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A River in Egypt

4

I imagine myself standing at the edge of the Nile, attuned to its cyclical ebb and flow which occasionally causes floods and overwhelms those who have built their lives alongside it.

I live near a different river. When I say it in my native New York accent, though, it may sound like the same place.

Denial.

Actually, it’s not a place at all.  It’s a state of being.

Denial is an excellent defense against trauma.  At times, living in Denial is the only way to prevent myself from being engulfed by pain.

Grateful though I am to be spared physical pain, I suffer from a spiritual pain that threatens to drown me.  I grasp the branch of a tree which grows along the banks of the river.  I look up at the tree’s canopy. Seeing that I am sheltered by a weeping willow, I yearn for an unyielding stalk of bamboo.

I can’t bring myself to write about my feelings, because writing would lead to their acknowledgment and acceptance.  Denial allows me to keep anger and sorrow at bay.

Yet, I write:

“A mother who has only recently buried her son—the fruit of her womb—is forced to confront the injustice of her life. Her hope for the future was cut off, its death hastened by the son of another woman.  I have heard her cry for mercy.”

Beyond these few sentences, I cannot write a word.  As a mother, I can too easily imagine the nightmare of burying a child. I willfully deny myself Empathy in order to cope with the enormity of her Pain. I seek comfort in reading the written words of others, but I will not commit my own words to the pages of my notebook.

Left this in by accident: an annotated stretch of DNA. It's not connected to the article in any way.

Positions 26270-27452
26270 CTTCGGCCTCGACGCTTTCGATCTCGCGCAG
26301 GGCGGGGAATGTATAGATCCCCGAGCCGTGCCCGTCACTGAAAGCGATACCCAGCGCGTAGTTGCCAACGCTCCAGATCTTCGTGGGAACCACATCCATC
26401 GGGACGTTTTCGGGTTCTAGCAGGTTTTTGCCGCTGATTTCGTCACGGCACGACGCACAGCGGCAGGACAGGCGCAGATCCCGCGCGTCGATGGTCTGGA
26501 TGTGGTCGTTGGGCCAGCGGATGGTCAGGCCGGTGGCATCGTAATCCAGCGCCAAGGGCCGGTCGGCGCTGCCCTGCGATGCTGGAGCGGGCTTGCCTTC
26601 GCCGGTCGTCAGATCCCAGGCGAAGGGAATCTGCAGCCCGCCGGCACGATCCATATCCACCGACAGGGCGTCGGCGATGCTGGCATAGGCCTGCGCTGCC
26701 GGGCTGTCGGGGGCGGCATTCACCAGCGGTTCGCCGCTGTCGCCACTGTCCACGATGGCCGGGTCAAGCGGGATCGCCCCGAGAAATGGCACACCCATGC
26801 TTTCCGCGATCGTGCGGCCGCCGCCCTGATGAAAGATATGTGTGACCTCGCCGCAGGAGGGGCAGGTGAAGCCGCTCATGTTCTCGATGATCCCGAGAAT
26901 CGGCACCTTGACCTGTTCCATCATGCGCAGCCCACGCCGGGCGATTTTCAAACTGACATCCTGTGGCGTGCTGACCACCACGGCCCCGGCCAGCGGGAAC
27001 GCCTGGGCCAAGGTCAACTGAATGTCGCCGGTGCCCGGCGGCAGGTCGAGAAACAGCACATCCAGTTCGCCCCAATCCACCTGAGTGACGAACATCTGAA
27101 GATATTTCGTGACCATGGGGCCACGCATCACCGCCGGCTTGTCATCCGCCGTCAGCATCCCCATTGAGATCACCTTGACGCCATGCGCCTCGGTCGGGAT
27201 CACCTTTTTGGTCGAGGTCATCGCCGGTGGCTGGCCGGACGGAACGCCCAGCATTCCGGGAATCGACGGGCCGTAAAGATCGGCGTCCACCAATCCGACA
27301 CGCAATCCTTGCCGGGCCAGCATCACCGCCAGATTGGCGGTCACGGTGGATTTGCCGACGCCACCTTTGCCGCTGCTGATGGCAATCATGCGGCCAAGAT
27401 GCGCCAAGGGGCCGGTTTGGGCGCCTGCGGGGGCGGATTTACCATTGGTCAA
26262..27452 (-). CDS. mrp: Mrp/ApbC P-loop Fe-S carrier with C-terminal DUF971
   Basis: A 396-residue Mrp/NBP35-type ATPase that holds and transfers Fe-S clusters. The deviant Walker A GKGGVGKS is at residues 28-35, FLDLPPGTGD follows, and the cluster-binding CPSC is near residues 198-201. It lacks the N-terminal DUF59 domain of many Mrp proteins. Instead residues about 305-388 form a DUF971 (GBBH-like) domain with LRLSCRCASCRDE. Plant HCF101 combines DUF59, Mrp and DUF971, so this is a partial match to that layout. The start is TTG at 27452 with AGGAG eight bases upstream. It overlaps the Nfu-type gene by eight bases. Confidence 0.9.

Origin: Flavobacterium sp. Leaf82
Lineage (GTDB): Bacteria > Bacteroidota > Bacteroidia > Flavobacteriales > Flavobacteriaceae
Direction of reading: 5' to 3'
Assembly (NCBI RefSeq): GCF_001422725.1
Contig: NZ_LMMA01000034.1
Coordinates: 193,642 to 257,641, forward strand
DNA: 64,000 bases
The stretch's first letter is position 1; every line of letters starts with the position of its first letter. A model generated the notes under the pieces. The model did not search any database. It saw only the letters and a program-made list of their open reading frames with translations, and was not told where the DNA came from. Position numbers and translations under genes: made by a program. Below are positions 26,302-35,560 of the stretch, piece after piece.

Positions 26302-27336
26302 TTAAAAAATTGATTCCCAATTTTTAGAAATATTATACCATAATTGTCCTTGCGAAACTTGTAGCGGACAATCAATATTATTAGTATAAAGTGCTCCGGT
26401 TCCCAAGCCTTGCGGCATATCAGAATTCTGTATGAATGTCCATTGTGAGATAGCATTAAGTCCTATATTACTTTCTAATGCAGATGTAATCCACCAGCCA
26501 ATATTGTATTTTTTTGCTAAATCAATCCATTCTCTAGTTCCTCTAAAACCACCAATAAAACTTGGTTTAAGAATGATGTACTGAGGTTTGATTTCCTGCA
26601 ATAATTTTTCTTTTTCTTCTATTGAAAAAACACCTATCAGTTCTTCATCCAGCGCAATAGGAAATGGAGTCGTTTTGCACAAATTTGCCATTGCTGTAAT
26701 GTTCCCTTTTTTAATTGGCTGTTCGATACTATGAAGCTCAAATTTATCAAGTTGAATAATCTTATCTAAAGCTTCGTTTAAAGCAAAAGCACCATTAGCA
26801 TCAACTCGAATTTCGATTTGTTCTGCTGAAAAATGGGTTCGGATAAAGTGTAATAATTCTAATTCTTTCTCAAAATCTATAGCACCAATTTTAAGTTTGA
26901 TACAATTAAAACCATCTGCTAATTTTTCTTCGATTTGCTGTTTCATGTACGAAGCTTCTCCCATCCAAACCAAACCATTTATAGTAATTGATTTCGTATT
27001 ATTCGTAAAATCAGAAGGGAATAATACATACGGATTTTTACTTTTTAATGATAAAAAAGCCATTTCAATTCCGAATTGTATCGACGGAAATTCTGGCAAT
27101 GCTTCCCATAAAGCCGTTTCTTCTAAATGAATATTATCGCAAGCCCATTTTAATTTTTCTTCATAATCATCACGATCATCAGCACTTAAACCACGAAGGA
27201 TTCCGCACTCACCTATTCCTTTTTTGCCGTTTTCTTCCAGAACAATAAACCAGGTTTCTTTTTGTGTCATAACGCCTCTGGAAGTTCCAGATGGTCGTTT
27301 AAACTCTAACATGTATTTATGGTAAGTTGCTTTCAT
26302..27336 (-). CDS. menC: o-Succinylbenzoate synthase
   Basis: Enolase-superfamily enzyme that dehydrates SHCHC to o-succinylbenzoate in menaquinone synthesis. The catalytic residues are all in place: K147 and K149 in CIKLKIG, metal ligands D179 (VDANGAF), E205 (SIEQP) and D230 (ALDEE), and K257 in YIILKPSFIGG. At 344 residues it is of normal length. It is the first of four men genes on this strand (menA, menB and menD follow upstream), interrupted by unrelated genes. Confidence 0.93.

Instead, for now, I wade among the bulrushes of Denial.

Perhaps I will find words of consolation there.

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Comments (4)

I don’t know where to go with this. Unfathomable.
Too tragic to articulate.
This mother is speaking out. She has said:
“Trayvon was our son, but Trayvon is your son,” said Sybrina Fulton, Trayvon Martin’s mother, to a hushed room. “A lot of people can relate to our situation. And it breaks their heart just like it breaks mine. Thank you for everything.”
And
“It’s a nightmare. It’s hard to sleep,” says Sybrina. “Everything reminds me of him and the only thing that’s fueling us to keep pressing on for justice is the fact that we know that justice will be served.”
Really, I ask what comfort does community or justice bring to a mother who has lost her son?

Agreed: It’s every parent’s nightmare. An unfathomable loss.

Just watching and reading your blog makes it always seem so surreal that such pain can exist in life. I could never imagine yet struggle to deal with the reality of this cycle of life. I remember when a close friend lost his 10 year old in seconds to an asthma attack. His life was turned upside down now two years later as we still try to collect our thoughts the father became the mentor for the entire community to help them live for the moment.

Shaheen, I am always awed by people who can somehow recover and give back to the community after their lives are overturned as you describe. I hope your friend continues to heal.

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